China Surprises With Exports Data: What's Triggering A Slowdown Despite Weak Yuan?

China’s exports and imports have grown at their slowest pace in four months in August dragged by an inflation-driven slump in overseas demand and a disrupted domestic output due to COVID-19 lockdowns and heatwaves.

Exports grew 7.1% in August compared to a year earlier, down from an 18% gain in July, reported Reuters, well below analysts’ expectations of a 12.8% rise. 

Imports remained tepid, growing only 0.3% in August compared to 2.3% in July, against a forecast for a 1.1% rise, according to the report.

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As a result, the trade surplus narrowed to $79.39 billion, compared with a $101.26 billion surplus in July — a record figure for a single-month goods trade balance for any nation in history — reported Reuters.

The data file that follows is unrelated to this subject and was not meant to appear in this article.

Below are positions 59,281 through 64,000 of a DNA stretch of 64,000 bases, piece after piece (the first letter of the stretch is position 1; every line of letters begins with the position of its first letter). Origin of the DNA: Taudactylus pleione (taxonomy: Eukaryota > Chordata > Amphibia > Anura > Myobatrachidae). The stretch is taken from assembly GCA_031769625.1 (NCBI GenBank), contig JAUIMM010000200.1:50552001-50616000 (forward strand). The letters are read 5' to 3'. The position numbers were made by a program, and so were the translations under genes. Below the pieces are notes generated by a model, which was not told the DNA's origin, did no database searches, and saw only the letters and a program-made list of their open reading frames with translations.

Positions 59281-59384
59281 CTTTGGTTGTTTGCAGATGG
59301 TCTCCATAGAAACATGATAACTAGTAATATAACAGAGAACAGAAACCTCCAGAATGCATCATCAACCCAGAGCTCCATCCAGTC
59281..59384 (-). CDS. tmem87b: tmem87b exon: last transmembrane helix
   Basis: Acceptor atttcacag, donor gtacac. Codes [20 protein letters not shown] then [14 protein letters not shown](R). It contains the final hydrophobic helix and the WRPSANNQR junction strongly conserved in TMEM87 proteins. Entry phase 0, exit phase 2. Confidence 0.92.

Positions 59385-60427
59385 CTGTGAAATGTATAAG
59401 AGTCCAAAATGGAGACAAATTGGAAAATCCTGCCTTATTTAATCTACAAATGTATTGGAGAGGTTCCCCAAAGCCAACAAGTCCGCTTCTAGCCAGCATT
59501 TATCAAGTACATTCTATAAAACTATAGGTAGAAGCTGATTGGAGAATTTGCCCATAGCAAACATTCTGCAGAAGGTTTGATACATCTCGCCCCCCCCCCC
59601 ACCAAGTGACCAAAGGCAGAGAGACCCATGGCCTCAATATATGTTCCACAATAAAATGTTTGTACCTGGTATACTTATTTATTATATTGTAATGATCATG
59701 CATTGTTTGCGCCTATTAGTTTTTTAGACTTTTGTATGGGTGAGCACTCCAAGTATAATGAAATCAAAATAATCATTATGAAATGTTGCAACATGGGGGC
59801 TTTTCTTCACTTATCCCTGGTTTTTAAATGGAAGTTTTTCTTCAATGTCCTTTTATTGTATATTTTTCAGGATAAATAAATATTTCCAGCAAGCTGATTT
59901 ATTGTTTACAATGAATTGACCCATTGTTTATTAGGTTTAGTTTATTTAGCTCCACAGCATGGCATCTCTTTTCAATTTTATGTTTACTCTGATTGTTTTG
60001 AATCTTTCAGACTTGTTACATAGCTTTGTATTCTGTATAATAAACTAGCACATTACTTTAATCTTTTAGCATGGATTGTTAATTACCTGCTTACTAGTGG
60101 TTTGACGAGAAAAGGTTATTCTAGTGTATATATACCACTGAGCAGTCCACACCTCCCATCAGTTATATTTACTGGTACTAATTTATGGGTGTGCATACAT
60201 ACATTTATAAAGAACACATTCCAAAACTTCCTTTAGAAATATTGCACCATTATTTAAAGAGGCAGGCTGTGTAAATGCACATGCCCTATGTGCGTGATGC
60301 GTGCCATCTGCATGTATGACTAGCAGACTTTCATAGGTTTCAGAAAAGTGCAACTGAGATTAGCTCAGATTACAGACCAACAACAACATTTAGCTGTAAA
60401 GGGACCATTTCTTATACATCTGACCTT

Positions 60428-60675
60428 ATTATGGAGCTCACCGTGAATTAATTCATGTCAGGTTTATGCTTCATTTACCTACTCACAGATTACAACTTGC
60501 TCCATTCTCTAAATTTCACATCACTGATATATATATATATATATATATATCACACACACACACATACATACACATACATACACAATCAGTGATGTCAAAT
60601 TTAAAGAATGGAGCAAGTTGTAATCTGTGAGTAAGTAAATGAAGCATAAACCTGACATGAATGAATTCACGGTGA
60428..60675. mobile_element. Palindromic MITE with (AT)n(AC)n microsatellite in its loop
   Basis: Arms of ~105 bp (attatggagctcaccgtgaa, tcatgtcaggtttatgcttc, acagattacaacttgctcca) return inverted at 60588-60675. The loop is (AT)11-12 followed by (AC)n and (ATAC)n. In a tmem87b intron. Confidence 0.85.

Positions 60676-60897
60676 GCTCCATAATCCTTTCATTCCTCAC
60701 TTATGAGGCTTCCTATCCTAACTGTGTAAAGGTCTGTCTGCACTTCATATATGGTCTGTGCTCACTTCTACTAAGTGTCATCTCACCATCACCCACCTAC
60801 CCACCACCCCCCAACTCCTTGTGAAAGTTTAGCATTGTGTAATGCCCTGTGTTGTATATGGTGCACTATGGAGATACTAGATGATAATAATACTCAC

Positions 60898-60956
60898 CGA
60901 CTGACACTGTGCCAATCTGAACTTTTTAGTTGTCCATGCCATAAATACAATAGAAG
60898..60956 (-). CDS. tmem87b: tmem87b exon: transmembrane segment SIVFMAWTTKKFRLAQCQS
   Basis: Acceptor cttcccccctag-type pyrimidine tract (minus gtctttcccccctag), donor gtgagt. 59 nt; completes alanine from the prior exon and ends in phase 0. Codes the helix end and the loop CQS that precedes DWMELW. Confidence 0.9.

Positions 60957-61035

Subdued Demand: A notable factor would be that despite the yuan falling to a two-year low, China’s exports have not received any substantial boost. This clearly reflects that demand remains sluggish in overseas markets.

Part of that could be attributed to a fall in domestic output, disrupted by lockdowns. Export hub Yiwu mandated a three-day lockdown in early August to contain a COVID outbreak, disrupting local shipments and delivery of Christmas goods during the peak season, reported Reuters.

Expert TakeBruce Pang, a chief economist at Jones Lang Lasalle told Reuters the remarkably slower imports growth indicated the sector has faced a wave of headwinds in recent months, which is not expected to ease anytime soon. “Power rationing measures hurt production. The broad dollar strength also brings pressure on imports,” he said.

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